Today’s central challenge is an aggressive, ascendant radical left. Incremental reform won’t counter it.
Proponents of communism often say it’s never really been tried. Progressivism can no longer make that excuse. Its doctrines are being widely implemented by earnest practitioners with wide establishment support. The results have come in with astonishing speed. Mayhem and misery at an open national border. Riot and murder in lawless city neighborhoods. Political indoctrination of schoolchildren. Government by executive ukase. Shortages throughout the world’s richest economy. Suppression of religion and private association. Regulation of everyday language—complete with contrived redefinitions of familiar words and ritual recantations for offenders.
This makes an easy case for national conservatism. Natcons are conservatives who have been mugged by reality. We have come away with a sense of how to recover from the horrors taking America down.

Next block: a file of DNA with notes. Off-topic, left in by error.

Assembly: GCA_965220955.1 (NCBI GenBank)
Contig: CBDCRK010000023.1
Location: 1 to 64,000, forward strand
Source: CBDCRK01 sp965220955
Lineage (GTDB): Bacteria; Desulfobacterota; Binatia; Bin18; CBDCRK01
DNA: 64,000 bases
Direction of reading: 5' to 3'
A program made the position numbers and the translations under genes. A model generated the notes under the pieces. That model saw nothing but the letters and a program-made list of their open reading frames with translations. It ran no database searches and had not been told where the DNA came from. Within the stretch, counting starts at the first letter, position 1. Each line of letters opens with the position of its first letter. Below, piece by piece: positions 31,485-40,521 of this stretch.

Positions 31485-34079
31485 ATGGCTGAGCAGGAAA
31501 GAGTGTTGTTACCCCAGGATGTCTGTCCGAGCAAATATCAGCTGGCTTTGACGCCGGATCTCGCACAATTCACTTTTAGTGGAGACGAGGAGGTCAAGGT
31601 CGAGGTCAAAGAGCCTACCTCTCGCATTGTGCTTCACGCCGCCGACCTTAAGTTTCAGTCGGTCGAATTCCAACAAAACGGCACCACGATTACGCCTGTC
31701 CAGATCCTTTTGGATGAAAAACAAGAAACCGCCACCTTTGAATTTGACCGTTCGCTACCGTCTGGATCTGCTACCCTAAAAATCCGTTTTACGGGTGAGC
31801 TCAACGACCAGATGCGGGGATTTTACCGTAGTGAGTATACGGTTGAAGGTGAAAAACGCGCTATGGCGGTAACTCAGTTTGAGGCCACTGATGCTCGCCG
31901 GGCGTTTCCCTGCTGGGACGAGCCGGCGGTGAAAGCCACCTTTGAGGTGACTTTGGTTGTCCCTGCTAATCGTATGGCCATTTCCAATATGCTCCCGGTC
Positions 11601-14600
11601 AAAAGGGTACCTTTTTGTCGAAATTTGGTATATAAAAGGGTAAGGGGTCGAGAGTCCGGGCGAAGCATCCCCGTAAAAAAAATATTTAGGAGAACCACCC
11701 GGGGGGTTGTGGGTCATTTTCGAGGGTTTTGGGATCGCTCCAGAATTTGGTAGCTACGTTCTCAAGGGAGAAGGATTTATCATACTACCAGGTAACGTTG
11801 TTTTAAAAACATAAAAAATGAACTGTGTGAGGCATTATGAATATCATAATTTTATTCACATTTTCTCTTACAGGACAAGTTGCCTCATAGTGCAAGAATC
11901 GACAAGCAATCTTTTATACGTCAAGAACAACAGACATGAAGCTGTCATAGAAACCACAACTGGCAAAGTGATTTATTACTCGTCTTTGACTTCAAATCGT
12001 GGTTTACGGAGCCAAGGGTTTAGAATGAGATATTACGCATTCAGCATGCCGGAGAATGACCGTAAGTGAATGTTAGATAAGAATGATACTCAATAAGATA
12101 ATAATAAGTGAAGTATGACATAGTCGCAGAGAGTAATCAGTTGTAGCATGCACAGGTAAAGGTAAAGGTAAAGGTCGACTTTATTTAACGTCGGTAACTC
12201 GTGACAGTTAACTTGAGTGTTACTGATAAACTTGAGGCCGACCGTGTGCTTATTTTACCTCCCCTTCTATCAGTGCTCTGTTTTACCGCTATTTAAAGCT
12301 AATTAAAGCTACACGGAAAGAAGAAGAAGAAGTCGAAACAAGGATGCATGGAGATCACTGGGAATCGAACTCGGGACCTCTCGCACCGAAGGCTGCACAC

When the American left was liberal and reformist, conservatives played our customary role as moderators of change. We too breathed the air of liberalism, and there are always things that could stand a little reforming. We could be Burkeans—with an emphasis on incremental improvement, continuity with the past, avoiding unintended consequences, and working within a budget. In the 1970s I collaborated with liberals on regulatory reform—refining environmental policies and restraining crony capitalism. Such bipartisan pragmatism yielded many improvements.